I know, I know, toilet humour really is the lowest common denominator. But this post isn’t about toilet humour I promise, but rather it’s about toilet etiquette in Japan. You see the Japanese are incredibly clean people, and their obsession with ensuring everything is pristine starts with themselves and in particular their toilets.
From my first visit to the little girl’s room at the airport to 5 star hotels, it was apparent that going to the bathroom is serious business to the Japanese. There are more buttons on a toilet seat than the cockpit of an airplane, which can make a simple number one turn into a 10 minute affair.
As you can see from the gallery of photos I collected, the panels come with all sorts of different gadgets. Some have special buttons depending on whether you’re a boy or girl. Others squirt, oscillate, vibrate and deodorizers. You can even pick the water pressure you prefer to clean your nether regions. But my favourite feature would have to be the seat warmer. Once you are over the initial shock of thinking someone else has made the seat a little too toasty for you, your cheeks relax into it and just enjoy the warmth.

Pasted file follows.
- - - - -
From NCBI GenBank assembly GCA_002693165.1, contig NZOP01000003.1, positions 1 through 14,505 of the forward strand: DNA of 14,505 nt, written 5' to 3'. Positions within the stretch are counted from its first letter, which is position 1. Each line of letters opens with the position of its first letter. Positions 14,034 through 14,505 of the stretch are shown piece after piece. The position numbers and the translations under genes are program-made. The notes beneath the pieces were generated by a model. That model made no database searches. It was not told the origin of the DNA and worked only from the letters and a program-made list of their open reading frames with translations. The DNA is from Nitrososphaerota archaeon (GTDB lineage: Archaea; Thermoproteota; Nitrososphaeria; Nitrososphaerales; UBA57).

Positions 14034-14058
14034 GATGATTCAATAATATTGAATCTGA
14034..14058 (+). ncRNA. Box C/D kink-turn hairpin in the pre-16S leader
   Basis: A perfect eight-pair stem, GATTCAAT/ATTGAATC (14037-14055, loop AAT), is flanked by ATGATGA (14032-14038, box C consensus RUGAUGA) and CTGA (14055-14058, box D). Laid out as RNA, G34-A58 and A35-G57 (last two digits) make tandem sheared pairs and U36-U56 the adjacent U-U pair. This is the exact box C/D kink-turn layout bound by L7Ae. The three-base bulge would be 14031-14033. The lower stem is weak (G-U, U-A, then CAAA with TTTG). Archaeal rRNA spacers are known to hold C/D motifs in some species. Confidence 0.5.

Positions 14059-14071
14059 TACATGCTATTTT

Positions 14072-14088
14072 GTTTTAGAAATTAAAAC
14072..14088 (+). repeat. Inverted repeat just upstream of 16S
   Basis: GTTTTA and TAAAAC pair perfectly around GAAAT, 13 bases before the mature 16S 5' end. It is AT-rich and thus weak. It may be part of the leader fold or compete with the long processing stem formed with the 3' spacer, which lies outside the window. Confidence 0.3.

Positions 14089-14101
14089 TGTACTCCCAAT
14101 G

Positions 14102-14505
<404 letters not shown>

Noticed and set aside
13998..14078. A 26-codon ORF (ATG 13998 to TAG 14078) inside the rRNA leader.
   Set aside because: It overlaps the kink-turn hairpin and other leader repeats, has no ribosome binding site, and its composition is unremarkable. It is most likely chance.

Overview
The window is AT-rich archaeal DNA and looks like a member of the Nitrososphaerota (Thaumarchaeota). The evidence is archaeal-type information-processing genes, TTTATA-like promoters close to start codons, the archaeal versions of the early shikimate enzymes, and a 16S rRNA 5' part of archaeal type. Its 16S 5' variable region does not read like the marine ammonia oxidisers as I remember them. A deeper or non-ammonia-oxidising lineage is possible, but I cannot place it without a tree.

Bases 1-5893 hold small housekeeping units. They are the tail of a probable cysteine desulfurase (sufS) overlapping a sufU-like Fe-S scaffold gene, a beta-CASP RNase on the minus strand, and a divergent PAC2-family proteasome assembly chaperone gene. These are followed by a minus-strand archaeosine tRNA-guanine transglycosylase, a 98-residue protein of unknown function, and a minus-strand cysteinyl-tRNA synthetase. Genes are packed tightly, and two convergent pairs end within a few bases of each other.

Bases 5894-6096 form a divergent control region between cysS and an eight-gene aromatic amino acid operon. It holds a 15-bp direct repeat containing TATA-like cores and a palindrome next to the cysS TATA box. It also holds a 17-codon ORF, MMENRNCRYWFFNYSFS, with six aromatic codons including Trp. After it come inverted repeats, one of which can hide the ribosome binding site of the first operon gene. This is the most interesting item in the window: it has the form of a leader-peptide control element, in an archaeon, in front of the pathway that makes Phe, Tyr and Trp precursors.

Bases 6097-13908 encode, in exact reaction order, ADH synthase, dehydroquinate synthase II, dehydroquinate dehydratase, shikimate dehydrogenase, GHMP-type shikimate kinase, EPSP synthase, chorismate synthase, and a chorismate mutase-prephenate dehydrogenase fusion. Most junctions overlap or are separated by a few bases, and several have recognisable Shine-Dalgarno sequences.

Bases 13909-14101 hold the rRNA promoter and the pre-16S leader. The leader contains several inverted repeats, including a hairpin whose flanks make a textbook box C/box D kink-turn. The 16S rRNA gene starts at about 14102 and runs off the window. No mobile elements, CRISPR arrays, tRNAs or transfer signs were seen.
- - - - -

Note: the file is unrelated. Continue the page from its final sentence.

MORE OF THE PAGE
From the minute you enter the tiny room, the automation starts. The toilet seat flips up and a gentle melody starts to play. In some it’s the sound of flushing water which does actually help move along the ..um.. motion, in others it’s like peaceful elevator music. I’m not sure if the sound is there to relax you to focus on your business or to cover up the sound so others can’t hear what you’re up to. Regardless, I actually found it quite a nice touch, so much so, I’m thinking of putting a radio in my bathroom in Bombay!
If you wanted some more detailed instructions on some of the buttons, try this handy reckoner courtesy of the Daimaru department store. You’ll no doubt never feel the same about a visit to the loo again.
But the experience goes so much further than just the toilet seat. Visiting a temple in Kyoto, the public toilet was like that of a luxury hotel. There were even special slippers for you to wear in the can just to make sure your experience was comfortable.
Yes going to the toilet in Japan is not just a basic requirement but rather an essential experience.